Missed our 2011 exhibition “Our Friend, the Sun: Images of Light Therapeutics, 1901-1944”? Here’s a sneak preview of the digital exhibition currently under construction. You can find the full exhibition catalogue by curator Dr. Tania Anne Woloshyn here. And stay tuned for more!
Remember our long-suffering patient from last week? Contrast that with this week’s gleeful recipient of light therapy. By the 1920s, physicians began incorporating advertising imagery into their textbooks. In this photomontage, we are presented with a fresh-faced, smiling model, coiffed in the latest 1920s crop. The impression is that this phototherapeutic treatment is neither uncomfortable nor distressing, but in fact an enjoyable process. The ambiguity of her surroundings, reminiscent of a photographer’s studio, is heightened by the impossibilities of the scene: the rays of the lamp (which itself appears hand drawn) shine on her chest and yet continue undisturbed beyond her.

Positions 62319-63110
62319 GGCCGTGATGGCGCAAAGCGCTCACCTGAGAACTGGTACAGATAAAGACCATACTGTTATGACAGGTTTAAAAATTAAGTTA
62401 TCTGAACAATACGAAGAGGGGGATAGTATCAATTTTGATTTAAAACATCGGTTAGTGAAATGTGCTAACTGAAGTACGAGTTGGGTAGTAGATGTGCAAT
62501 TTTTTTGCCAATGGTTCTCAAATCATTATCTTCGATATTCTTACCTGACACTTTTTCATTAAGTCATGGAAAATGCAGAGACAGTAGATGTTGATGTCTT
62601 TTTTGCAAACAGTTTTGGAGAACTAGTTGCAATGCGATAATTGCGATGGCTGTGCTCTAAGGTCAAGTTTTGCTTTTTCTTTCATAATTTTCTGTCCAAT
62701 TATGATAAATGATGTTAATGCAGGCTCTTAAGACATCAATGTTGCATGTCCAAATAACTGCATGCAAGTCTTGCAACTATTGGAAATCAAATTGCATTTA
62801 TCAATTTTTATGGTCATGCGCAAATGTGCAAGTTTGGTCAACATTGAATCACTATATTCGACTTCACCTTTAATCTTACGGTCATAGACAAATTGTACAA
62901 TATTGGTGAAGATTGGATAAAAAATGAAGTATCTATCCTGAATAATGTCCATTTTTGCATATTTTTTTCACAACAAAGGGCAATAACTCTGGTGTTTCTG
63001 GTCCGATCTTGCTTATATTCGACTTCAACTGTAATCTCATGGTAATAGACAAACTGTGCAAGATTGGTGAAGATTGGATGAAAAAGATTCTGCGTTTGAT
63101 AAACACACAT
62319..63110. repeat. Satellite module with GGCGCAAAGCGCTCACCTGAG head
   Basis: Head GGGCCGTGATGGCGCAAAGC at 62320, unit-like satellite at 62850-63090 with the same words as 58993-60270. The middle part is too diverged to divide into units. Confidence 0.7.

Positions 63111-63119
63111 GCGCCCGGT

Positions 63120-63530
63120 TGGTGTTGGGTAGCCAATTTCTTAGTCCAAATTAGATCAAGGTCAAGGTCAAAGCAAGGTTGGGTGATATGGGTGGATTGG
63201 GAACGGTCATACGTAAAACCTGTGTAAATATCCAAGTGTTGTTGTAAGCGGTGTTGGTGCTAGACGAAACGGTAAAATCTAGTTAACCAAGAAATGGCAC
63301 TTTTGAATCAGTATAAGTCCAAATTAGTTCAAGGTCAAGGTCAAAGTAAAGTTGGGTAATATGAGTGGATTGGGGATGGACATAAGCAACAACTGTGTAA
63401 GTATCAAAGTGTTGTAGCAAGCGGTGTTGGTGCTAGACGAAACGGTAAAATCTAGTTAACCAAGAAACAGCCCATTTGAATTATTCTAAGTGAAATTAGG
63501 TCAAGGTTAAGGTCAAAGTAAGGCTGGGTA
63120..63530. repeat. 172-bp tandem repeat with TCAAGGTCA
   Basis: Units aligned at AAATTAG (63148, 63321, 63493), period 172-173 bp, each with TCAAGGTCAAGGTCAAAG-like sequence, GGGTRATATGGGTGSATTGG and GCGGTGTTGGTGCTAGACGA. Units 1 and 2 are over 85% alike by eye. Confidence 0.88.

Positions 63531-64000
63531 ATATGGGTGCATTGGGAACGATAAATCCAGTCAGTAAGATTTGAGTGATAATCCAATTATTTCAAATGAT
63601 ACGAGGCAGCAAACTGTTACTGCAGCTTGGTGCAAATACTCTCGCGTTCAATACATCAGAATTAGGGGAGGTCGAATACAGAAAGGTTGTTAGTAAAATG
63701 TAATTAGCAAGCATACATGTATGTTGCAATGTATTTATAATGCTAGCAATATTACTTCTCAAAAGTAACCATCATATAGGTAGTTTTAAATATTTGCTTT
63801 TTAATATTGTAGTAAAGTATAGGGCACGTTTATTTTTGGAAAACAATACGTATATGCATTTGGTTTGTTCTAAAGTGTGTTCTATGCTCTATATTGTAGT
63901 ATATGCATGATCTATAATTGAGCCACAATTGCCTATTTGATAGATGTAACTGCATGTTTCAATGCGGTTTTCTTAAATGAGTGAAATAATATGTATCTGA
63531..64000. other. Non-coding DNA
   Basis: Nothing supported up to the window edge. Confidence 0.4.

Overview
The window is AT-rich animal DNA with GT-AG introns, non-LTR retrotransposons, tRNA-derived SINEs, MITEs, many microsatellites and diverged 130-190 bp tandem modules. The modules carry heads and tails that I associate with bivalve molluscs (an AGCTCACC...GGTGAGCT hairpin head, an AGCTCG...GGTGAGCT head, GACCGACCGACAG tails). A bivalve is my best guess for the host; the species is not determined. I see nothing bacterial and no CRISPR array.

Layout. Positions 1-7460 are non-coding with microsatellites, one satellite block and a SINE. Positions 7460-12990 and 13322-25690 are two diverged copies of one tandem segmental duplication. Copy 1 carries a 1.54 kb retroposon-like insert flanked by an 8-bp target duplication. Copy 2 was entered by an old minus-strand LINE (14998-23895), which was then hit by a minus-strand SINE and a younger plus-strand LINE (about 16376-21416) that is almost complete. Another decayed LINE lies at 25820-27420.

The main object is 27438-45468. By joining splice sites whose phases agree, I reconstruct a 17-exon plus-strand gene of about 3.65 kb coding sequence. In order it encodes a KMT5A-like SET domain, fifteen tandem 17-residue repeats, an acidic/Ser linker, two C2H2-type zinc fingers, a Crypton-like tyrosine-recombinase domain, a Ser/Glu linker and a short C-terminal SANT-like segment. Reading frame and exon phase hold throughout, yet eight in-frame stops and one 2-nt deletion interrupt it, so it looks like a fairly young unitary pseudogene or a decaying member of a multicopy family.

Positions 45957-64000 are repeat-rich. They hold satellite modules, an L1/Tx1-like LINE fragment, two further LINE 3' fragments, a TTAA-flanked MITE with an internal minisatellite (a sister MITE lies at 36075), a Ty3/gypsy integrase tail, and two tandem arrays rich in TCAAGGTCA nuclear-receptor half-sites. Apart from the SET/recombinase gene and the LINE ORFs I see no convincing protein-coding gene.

Simon Carter. Rise and Shine: Sunlight, Technology, and Health. New York: Berg, 2007.
Tania Anne Woloshyn, “‘Kissed by the Sun’: Tanning the Skin of the Sick with Light Therapeutics, c.1890–1930,” in Kevin Siena and Jonathan Reinarz, eds. A Medical History of Skin: Scratching the Surface (London: Pickering & Chatto, 2013), chap. 12.